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    In this February 22, 2015, file photo, a soldier gives the thumbs up as Turkish army's armored vehicles and tanks roll in Syrian town of Ayn al-Arab, also known as Kobani, as they return from the Ottoman tomb in Syria.

    Western Players' Presence in Syria in Essence Aimed at Iran - Think Tank

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    As westerners engage in the Syrian standoff they actually have one goal in the back of their minds, and that is weakening Iran, said Ammar Waqqaf, head of the UK-based Middle-East focused think tank, speaking to Sputnik.

    Ammar Waqqaf, founder and director of GNOSOS, noted that with Syria being in the international spotlight Iran gets isolated and thus "easier to crack on." 

    Ammar Waqqaf: The Americans are strained to market it [their part in the Syrian conflict] as much as they can as legal. They use the ad image that the world press manages to sue around President Assad in order to make their presence in Syria look like good versus evil, but actually it’s not legitimate at all.

    Sputnik: They are also planning to stay and support  local governance by SDF breaking down the central government’s ability to rule in those areas. Is this not a somewhat of a tacit declaration of war?

    Ammar Waqqaf: It’s an occupation, you know. You could argue the Turkish presence in Syria was never invited as well, but at least it’s coordinated, so while the government in Damascus might not welcome it, at least it understands that when push comes to shove somebody can take action. Whilst with the Americans, you know, who could confront them? And they are using this privileged position. But is this for the better of Syrians who live in the areas where the American presence is? They are trying to force a  political outcome by keeping the military process. It’s obviously against any international law that anybody could think about. If an American intervention means permanent destabilization of Syrian internal dynamics, then it’s certainly unwelcome, not only illegal.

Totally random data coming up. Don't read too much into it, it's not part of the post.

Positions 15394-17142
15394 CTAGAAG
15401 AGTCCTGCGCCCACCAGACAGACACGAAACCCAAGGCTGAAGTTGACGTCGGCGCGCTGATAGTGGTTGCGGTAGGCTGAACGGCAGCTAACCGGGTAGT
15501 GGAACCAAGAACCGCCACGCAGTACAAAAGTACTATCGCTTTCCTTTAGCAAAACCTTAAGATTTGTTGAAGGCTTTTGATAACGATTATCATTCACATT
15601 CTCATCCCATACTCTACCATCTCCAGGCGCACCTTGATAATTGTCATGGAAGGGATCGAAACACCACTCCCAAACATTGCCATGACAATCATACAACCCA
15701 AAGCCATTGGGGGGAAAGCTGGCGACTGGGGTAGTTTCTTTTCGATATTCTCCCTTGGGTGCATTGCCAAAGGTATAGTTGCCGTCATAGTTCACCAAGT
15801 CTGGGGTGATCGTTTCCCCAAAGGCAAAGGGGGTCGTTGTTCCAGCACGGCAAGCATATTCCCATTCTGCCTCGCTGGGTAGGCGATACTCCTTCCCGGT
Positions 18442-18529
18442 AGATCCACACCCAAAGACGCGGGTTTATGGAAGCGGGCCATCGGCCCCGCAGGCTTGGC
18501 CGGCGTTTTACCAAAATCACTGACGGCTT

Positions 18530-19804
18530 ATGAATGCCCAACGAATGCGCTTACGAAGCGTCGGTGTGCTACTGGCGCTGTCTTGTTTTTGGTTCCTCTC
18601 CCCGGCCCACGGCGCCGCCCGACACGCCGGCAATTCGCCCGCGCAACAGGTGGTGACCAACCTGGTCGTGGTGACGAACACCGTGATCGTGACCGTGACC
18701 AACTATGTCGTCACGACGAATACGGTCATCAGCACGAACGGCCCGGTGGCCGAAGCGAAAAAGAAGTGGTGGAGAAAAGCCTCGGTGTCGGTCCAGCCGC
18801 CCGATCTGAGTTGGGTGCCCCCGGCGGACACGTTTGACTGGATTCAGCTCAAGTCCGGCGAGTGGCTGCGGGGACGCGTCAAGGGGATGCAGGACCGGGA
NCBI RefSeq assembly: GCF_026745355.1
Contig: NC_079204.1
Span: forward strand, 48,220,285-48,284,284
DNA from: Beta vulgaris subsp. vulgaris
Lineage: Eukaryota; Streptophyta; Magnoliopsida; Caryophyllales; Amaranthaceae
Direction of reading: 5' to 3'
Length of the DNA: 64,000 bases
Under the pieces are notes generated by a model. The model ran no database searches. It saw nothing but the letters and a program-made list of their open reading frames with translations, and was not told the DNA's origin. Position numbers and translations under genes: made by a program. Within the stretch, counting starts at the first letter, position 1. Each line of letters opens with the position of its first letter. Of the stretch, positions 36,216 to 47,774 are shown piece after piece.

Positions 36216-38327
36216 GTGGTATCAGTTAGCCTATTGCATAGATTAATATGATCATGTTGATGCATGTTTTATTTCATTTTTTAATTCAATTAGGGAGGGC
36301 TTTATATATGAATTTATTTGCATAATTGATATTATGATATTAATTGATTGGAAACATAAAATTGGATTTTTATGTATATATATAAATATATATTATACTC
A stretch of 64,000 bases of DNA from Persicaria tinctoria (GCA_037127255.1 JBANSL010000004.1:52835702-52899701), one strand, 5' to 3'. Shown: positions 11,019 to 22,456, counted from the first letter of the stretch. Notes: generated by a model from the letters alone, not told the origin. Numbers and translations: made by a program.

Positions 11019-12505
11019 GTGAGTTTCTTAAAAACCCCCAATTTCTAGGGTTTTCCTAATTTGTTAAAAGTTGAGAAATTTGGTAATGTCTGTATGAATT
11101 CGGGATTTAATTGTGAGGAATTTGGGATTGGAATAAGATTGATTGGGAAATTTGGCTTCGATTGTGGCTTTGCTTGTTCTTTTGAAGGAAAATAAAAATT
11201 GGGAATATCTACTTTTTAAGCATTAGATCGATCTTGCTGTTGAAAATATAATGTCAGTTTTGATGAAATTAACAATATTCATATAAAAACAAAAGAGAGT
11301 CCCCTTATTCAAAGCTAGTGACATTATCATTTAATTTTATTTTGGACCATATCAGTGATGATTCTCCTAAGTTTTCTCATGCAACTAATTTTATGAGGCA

Sputnik: How do you see the US interacting with the ceasefire guarantors – Russia, Iran and Turkey?

    Ammar Waqqaf: Turkey is a native member and it’s very much furious with the US because of its approach towards the Kurdish question. This is a huge shift in  regional politics. They [Americans] are looking for a longer game here. And they are not happy that Russia is actually now joining Iran, Turkey, let alone other parties in the region. Think of Qatar, Saudi Arabia, Egypt and Jordan, obviously – they are all making headway towards Moscow. The US cannot be at all interested in that sort of process.

    Sputnik: What do you think about the future of the compromise between Assad and the opposition?

    Ammar Waqqaf: It would be very hard to have any political solution in Syria, to convince them of voting in favor of the solution that has the opportunity of ousting Assad’s government. Everybody thinks that this is about the Syrian people versus a dictatorship. It’s the Syrian people versus the Syrian people. They will not allow their main guarantor, President Assad, to leave office empty-handed and for them, to be thrown back into chaos. If they don’t want anything to happen, it simply won’t happen. They need to carve out a solution that this segment of Syrians would find it okay to deal with.

    Sputnik: Do you think this particular US counter-Daesh campaign might particularly morph into an entire Iranian campaign?

    Ammar Waqqaf: The whole regional and western intervention in Syria was directed against Iran, so that Iran becomes more isolated and easier to crack. Nothing really has changed. They brought turmoil and devastation into Syria, for example, the Saudis to gain the upper hand on the Iranians, to gain more influence vis-à-vis the Iranians or to counter the Iranian influence in Iraq with regard to the Israelis. They [Israelis] still support al-Qaeda in Syria, blatantly, they give them money, weapons, they give them refuge. When they are wounded, they take them to hospital. The Israeli PM visits them. They’ve invested a lot, all these players, in order to crack this hard nutshell of the Syrian-Iranian Hezbollah alliance. And once ISIS or Daesh was used towards that effect, whenever Isis or Daesh forces were moving westwards, nobody flew any aerial mission to obstruct their maneuvers […]

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    conflict, intervention, politics, warfare, attack, Saudi Arabia, Israel, Middle East, Iran, Syria
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